"Destin's the cream of the crop, the Lamborghini vs. the Hyundai," Carlton Sims, Sales Associate at Newman-Dailey Resort Real Estate. "It is generally more in demand by buyers than other Gulf Coast communities." While Carlton's analysis might be a bit biased, it's a belief not uncommon among realtors and investors in the area. From it's early days as a sleepy little Gulf Coast fishing village, to today's bustling vacation destination and sport-fishing Mecca, Destin has stood apart from its neighbors.
In the early years Destin was literally cut off from the surrounding area - by a lack of bridges. That isolation slowed growth in the area while preserving the scenic beauty.
Northwest Florida was the last part of the state to experience population and tourism growth, which didn't really began until the late 1970s and early 1980s.
Development began to take off in the late 1980s, after the pioneering "New Urbanism" community of Seaside garnered rave reviews from architects, city planners and its new residents.
Since then the Gulf Coast from Panama City Beach to Destin has given rise to half a dozen outstanding and uniquely developed communities - Santa Rosa Beach, Blue Mountain Beach, Grayton Beach, Watercolor, Seagrove Beach, and Rosemary Beach.
Each of these communities has its own charm, and each is attractive to different types of investors. Those interested in the second-home market might find Rosemary Beach a better investment, while primary home investors will likely prefer Grayton Beach or Seaside.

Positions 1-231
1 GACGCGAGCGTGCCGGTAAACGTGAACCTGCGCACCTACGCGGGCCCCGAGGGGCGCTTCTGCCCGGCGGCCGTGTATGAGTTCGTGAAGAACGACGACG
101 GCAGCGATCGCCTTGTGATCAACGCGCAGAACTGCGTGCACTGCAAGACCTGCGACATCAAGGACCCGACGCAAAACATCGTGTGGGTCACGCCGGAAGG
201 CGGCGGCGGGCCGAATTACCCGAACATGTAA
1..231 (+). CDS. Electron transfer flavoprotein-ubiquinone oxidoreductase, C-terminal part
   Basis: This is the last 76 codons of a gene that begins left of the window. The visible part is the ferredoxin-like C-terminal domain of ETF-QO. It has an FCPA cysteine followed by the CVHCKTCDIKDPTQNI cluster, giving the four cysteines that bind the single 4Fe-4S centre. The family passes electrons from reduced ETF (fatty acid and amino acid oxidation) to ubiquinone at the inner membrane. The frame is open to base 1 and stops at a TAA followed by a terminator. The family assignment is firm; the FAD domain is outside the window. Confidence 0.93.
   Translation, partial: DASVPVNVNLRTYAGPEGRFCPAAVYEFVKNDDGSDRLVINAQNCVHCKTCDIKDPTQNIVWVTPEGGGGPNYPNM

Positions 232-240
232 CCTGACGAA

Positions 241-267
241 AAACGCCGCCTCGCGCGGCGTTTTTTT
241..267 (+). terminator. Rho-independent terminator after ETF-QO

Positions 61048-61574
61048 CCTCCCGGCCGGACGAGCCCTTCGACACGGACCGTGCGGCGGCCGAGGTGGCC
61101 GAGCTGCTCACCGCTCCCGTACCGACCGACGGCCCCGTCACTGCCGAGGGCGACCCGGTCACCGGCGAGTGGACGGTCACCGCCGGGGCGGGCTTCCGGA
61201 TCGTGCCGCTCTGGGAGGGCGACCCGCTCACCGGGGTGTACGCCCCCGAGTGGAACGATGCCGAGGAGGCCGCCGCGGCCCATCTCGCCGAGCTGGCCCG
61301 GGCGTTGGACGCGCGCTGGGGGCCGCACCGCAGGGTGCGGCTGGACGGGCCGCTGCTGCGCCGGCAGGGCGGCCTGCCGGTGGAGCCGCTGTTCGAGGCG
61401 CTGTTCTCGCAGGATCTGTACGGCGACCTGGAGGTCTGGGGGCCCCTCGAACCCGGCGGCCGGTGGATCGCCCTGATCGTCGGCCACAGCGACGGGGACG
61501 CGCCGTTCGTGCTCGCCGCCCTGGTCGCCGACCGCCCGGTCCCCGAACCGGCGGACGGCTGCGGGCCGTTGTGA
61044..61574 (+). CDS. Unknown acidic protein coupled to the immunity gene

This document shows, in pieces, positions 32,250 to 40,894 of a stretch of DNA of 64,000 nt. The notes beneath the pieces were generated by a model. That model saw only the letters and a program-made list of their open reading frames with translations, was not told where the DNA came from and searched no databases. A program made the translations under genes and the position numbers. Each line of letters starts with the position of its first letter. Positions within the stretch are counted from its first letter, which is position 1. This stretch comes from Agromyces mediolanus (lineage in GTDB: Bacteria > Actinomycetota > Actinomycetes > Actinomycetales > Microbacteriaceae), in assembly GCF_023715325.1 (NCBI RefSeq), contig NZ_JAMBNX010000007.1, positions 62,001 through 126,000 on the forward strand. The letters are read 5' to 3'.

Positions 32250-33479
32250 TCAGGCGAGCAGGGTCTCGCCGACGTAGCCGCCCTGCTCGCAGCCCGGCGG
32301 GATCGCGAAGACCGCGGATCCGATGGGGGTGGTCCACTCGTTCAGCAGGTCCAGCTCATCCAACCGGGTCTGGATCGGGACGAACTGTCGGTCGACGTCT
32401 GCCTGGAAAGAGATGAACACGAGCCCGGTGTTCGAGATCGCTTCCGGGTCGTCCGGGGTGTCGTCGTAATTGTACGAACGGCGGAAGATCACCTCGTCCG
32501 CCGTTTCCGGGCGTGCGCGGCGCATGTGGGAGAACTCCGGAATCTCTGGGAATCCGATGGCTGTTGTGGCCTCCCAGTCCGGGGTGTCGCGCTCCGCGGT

This area, along Highway 30-A, has evolved into an artistic and cultural center along the Gulf Coast. The many art galleries, cafes, and wine bars have helped draw an interesting and upscale demographic to the region.
"It's the diversity of the area that sets it apart... there's more art, culture and things of that nature," Newman-Dailey's Carlton Sims told us. "That all helps make us a well-rounded area."
The city of Destin has grown in a different direction than the 30-A communities. Golf and beach resorts have sprung up along both sides of Highway 98, offering semi-private living with resort amenities.
One of the leaders in this has been Sandestin Golf and Beach Resort, 9300 Emerald Coast Parkway West. Both resort and residential development, Sandestin is a destination in itself.
Nestled on 2,400 acres of stunning Gulf Coast real estate that includes sugar-white Gulf beaches and pristine bayfront, Sandestin boasts four golf courses, the new 28 acre Village of Baytowne Wharf, a 98 slip marina, 15 tennis courts, and a 30-merchant boutique market shop.
A mixture of primary- and secondary-home properties, Sandestin appeals to part-time residents and primary home buyers alike. It, and the other similar resort properties, are part of the wave of the future of Destin real estate.
The dominant feature of the Destin skyline is the serrated series of condos stretching along the Gulf Coast from Sandestin to Ft. Walton Beach. The investment potential of these waterfront condos increased last year when Destin's city council voted to allow short-term rentals in the city.
There are a host of condos in Destin, some of which are purchased through the developer, some through real estate specialists like Newman-Dailey Resort Real Estate.
While investing in properties intended for short-term rentals is risky, the profit potential is tremendous. Every year more and more visitors discover the unique opportunities the Destin area affords residents. This is turn drives a very robust real estate market.
As the entertainment options continually increase in Destin and its potential as an upscale, family friendly vacation destination becomes more widely known, expect the "World's Luckiest Fishing Village" to grow into "The World's Luckiest Real Estate Investment!"